Time for a Witness | EW.com

Music

Time for a Witness The Feelies, over their 10-year, four-album career, have been perhaps rock & roll's ultimate critic's band — adoringly reviewed but thoroughly...Time for a WitnessRock The Feelies, over their 10-year, four-album career, have been perhaps rock & roll's ultimate critic's band — adoringly reviewed but thoroughly...1991-03-29
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Time for a Witness

Genre: Rock; Producer (group): A&M, Coyote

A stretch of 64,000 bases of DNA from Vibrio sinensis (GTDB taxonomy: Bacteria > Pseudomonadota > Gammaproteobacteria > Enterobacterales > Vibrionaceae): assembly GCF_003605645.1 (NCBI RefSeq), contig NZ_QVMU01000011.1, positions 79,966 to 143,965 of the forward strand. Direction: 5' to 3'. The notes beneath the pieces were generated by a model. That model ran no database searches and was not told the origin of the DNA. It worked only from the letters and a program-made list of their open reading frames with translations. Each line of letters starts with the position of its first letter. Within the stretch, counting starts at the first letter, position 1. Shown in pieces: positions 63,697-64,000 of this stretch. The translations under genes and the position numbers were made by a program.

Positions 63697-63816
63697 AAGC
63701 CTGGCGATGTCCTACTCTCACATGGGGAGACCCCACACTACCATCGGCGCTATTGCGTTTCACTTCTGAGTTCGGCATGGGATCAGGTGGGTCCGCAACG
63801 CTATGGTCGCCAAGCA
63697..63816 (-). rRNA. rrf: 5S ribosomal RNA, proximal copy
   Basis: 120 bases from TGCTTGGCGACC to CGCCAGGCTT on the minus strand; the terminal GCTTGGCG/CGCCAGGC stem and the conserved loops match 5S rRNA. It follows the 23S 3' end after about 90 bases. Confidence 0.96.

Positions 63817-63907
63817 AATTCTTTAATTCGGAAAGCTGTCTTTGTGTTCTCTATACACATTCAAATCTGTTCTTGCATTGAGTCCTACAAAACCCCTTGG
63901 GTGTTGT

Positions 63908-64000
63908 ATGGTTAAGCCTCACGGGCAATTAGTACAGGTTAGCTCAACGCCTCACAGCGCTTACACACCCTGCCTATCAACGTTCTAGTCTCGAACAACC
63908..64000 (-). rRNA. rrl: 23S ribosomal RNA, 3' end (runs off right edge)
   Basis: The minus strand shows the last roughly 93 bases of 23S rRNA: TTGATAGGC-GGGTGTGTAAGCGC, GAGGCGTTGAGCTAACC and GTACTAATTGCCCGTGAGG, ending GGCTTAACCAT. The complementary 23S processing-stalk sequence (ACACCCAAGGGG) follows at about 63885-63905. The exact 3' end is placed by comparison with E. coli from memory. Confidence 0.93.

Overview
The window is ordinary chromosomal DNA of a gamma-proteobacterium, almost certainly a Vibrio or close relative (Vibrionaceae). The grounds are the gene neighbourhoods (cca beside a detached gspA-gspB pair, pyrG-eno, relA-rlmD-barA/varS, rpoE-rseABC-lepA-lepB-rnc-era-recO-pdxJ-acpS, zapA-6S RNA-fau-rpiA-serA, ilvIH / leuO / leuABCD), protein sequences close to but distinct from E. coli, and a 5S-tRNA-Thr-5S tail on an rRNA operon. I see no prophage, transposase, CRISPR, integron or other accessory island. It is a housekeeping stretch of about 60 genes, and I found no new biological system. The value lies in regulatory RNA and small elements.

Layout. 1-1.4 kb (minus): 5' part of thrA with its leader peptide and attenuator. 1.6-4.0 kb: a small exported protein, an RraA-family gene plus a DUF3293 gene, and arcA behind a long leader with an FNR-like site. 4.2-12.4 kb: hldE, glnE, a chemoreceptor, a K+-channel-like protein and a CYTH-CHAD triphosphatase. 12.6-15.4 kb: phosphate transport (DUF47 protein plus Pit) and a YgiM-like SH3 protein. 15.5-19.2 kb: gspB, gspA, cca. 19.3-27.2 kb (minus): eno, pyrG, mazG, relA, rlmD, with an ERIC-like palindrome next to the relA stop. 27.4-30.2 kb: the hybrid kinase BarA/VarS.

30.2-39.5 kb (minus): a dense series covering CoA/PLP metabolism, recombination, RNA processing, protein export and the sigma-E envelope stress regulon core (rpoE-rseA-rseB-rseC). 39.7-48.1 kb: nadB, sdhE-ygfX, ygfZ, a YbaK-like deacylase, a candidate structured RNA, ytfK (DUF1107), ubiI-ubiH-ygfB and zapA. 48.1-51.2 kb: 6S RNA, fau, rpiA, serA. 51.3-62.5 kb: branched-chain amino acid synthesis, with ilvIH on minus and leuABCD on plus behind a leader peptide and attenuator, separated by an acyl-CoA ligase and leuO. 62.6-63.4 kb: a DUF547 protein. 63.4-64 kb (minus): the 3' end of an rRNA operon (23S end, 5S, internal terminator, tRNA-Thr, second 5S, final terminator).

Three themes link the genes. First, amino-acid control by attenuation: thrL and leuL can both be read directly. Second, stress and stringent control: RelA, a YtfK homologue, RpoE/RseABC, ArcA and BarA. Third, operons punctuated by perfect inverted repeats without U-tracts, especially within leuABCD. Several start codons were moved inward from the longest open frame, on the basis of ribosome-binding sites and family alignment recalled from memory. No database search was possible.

The Feelies, over their 10-year, four-album career, have been perhaps rock & roll’s ultimate critic’s band — adoringly reviewed but thoroughly ignored saleswise. Why? Easy: The Feelies, with their very formalistic use of taut, wavy rhythms and hyper-strummed guitars, were an important link in the striking reemergence of bona fide American rock in the 1980s, the missing link, if you will, between the cool, detached Velvet Underground and the hot, alternative rock of R.E.M. Since their acclaimed debut, Crazy Rhythms, in 1980, the group has gotten friendlier and more accessible, with Only Life in 1988 and with their new album, Time for a Witness. The Feelies now sound like a quite normal, if somewhat moody, rock band with, yes, a thing for taut, wavy rhythms and hyper-strummed guitars. They don’t really write songs about anything, and the band’s lyrics — from songwriters Bill Million and Glenn Mercer — are seldom more than rudimentary. But you can savor the album nonetheless for its textures, particularly the soft ones on songs like ”Invitation”; for little fillips, like the way the album begins abruptly, with the first chords already in progress; and the little bits of rock & roll heaven on songs like ”Doin’ It Again.” Nothing new, nothing special, just good old wholesome vibrating American indie rock. If you like minimalist, mildly self-absorbed rock groups, you’ll like this.

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